In general, defendants challenge the legal sufficiency of Counts I and II as to Gloria individually, and Counts IV through VI in their entirety. "A pleading that states a claim for relief must contain . . . a short and plain statement of the claim showing that the pleader is entitled to relief." FRCP 8(a)(2). FRCP 8(a)(2) requires a plaintiff to state, in concise but plausible fashion, what he currently thinks a defendant actually did to him, subject to revision during later discovery. "A claim has facial plausibility when the plaintiff pleads factual content that allows the court to draw the reasonable inference that the defendant is liable for the misconduct alleged. The plausibility standard is not akin to a probability requirement, but it asks for more than a sheer possibility that a defendant has acted unlawfully." Ashcroft v. Iqbal, ___ U.S. ___, 129 S. Ct. 1937, 1949 (2009) (internal quotation marks and citations omitted). Courts assess the legal sufficiency of a claim while "accepting all factual allegations in the complaint as true, and drawing all reasonable inferences in the plaintiff's favor." Peter F. Gaito Architecture, LLC v. Simone Dev. Corp., 602 F.3d 57, 61 (2d Cir. 2010) (internal quotation marks and citation omitted).

The legal sufficiency of a fraud claim requires additional specificity. "In alleging fraud or mistake, a party must state with particularity the circumstances constituting fraud or mistake. Malice, intent, knowledge, and other conditions of a person's mind may be alleged generally." FRCP 9(b). "A complaint of fraud satisfies Rule 9(b) if it sets forth who made the fraudulent statements, the dates and places at which the alleged fraudulent statements were made, the manner in which the statements were false and upon which statements plaintiffs relied. Plaintiffs need not, at this stage, plead scienter with great specificity, and conclusory allegations of scienter are adequate where a complaint provides a minimal factual basis that gives rise to a strong inference of fraudulent intent. This 'strong inference' may be demonstrated by showing that defendants had a motive and opportunity to commit fraud or strong circumstantial evidence of conscious misbehavior. When assessing the specificity of a fraud complaint, the reviewing court should read the complaint liberally, drawing all inferences in favor of the non-moving party." M & T Mortg. Corp. v. Miller, 323 F. Supp. 2d 405, 412 (E.D.N.Y. 2004) (citations omitted).

B. Count I: Gloria's Individual Claim for Rescission

Whether Gloria as an individual should remain in Count I does not require much discussion because plaintiffs agree with defendants on this point. "Defendants contend that Gloria Berman is not a party to any contract, and, on that basis, cannot state a claim for rescission. Based upon that contention, plaintiffs discontinue Gloria Berman's cause of action against defendants for rescission." (Dkt. No. 23 at 8.) Accordingly, the Court grants defendants' motion as to Gloria individually and Count I.

C. Count II: Gloria's Individual Claim for Fraud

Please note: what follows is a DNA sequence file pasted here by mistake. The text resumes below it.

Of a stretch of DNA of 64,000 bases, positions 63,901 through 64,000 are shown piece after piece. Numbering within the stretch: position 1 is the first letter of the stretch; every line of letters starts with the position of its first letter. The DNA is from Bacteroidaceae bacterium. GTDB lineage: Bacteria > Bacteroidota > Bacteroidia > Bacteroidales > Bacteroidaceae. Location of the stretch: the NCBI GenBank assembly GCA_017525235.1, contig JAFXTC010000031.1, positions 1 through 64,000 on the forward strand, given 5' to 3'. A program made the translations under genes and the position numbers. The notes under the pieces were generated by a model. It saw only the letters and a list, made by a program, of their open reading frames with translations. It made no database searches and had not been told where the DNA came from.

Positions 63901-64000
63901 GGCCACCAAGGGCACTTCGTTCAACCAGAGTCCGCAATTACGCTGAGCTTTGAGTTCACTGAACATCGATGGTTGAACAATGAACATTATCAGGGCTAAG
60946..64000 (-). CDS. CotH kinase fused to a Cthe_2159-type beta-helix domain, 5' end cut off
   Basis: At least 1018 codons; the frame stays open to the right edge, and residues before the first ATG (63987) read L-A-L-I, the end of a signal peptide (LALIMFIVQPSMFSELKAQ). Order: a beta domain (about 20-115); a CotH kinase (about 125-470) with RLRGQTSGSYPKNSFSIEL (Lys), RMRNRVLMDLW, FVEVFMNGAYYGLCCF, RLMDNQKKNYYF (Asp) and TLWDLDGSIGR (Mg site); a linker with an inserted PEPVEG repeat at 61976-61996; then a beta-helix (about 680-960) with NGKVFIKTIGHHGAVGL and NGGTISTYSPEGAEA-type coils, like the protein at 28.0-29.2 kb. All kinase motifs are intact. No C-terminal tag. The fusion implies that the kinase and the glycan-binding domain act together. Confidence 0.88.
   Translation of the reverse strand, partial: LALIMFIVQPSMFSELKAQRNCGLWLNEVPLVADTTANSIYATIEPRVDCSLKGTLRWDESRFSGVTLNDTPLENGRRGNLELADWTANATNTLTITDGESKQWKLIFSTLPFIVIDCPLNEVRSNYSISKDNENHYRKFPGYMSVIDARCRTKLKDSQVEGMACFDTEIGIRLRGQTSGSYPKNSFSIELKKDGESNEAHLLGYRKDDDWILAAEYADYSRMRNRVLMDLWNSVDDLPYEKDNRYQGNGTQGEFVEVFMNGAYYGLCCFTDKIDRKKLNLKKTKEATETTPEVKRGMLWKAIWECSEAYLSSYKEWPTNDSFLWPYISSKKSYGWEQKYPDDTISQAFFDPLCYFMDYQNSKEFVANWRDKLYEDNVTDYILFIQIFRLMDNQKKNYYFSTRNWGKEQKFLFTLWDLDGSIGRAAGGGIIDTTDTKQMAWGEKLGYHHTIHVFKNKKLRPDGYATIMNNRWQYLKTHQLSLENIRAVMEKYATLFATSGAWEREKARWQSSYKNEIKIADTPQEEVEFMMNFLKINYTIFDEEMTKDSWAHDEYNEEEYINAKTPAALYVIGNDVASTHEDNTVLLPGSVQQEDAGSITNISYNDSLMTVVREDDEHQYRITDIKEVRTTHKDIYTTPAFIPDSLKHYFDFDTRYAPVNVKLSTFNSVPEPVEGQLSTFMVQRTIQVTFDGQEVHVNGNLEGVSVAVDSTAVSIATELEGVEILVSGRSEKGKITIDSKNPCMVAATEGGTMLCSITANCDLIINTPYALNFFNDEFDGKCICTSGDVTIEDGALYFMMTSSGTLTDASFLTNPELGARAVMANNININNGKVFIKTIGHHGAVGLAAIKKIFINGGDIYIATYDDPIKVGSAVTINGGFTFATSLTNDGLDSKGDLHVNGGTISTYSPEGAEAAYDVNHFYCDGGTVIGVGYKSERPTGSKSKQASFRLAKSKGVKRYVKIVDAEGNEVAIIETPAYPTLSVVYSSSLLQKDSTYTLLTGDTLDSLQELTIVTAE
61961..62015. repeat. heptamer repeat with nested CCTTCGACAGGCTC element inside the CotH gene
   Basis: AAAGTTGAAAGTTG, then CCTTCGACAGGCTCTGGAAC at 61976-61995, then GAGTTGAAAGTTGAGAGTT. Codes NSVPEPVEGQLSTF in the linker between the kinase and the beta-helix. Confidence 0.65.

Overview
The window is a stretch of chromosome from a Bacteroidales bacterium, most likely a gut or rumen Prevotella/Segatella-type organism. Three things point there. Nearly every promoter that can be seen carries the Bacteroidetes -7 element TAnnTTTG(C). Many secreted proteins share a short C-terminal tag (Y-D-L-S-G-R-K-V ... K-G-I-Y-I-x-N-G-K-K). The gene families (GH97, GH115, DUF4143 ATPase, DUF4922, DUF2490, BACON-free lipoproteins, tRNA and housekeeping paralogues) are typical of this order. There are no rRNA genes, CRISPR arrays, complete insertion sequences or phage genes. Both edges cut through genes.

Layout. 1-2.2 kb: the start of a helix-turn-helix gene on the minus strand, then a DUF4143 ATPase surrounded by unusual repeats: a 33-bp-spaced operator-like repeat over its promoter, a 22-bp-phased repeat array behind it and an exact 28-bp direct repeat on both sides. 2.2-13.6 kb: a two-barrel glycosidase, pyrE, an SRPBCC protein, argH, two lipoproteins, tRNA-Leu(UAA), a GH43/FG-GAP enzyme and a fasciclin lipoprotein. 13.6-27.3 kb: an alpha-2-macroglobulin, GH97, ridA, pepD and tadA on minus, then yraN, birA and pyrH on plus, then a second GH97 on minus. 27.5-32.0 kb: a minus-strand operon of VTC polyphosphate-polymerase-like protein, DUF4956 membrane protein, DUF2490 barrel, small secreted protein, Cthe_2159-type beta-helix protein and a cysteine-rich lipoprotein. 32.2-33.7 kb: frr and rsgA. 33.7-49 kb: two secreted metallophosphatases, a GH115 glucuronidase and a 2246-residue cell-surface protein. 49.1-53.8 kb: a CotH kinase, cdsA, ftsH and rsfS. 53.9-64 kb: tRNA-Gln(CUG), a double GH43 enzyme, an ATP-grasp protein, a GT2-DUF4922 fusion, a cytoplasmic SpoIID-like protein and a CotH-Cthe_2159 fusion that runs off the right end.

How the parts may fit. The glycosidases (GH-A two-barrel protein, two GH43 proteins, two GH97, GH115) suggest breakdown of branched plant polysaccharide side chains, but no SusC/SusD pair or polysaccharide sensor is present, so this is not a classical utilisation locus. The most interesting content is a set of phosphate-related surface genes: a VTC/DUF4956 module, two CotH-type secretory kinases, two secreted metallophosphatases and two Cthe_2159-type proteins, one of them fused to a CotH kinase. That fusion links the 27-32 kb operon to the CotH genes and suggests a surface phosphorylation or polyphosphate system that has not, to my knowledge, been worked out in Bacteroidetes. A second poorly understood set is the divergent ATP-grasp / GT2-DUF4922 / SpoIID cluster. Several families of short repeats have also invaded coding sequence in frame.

Defendants seek to dismiss Gloria individually from Count II on the grounds that plaintiffs have not pled any fraudulent misrepresentations made directly to her. "Under New York law, a plaintiff may state a claim for fraudulent misrepresentation made to a third party if he alleges that he relied to his detriment on the defendant's misrepresentation and that the defendant intended the misrepresentation to be conveyed to him." Secs. Investor Protection Corp.v. BDO Seidman, LLP, 222 F.3d 63, 71 (2d Cir. 2000) (citations omitted). Here, plaintiffs have pled that Rotterman made fraudulent misrepresentations to Allen and Murray; that Murray, in turn, passed the misrepresentations to Gloria; that Gloria relied on the misrepresentations; and that Rotterman knew of Gloria's reliance. In fact, Murray and Gloria together gave Rotterman money from their joint bank accounts, including a $39,000 payment that Gloria made to Rotterman "at her husband's direction." (Dkt. No. 18 ¶ 98.) This early in the case, the Court will make a reasonable inference that Rotterman must have been aware that his allegedly fraudulent misrepresentations were having an effect on Gloria, since he was receiving money from a woman whom he never met. Cf., e.g., Carofino v. Forester, 450 F. Supp. 2d 257, 269 (S.D.N.Y. 2006) (holding that a third party allegedly defrauded by a defendant's misrepresentations "is not foreclosed from bringing this claim if he can establish that he personally relied upon the misrepresentations, and that defendant intended his misrepresentations to be conveyed to [the third party]"); G&R Moojestic Treats, Inc. v. Maggiemoo's Int'l, LLC, No. 03 Civ.10027, 2004 WL 1110423, at *9 (S.D.N.Y. May 19, 2004) ("The fact that the representation was not made directly to Waturu Iwata is not fatal to the claim because he has alleged 'that he relied upon it to his detriment, and that the defendant[ ] intended the misrepresentation to be conveyed to him.'") (alteration in the original) (citations omitted). Defendants will have an opportunity to revisit their argument at the close of discovery if proof does not emerge confirming Gloria's reliance and Rotterman's intent with respect to her. The Court thus denies defendants' motion as to Gloria individually and Count II.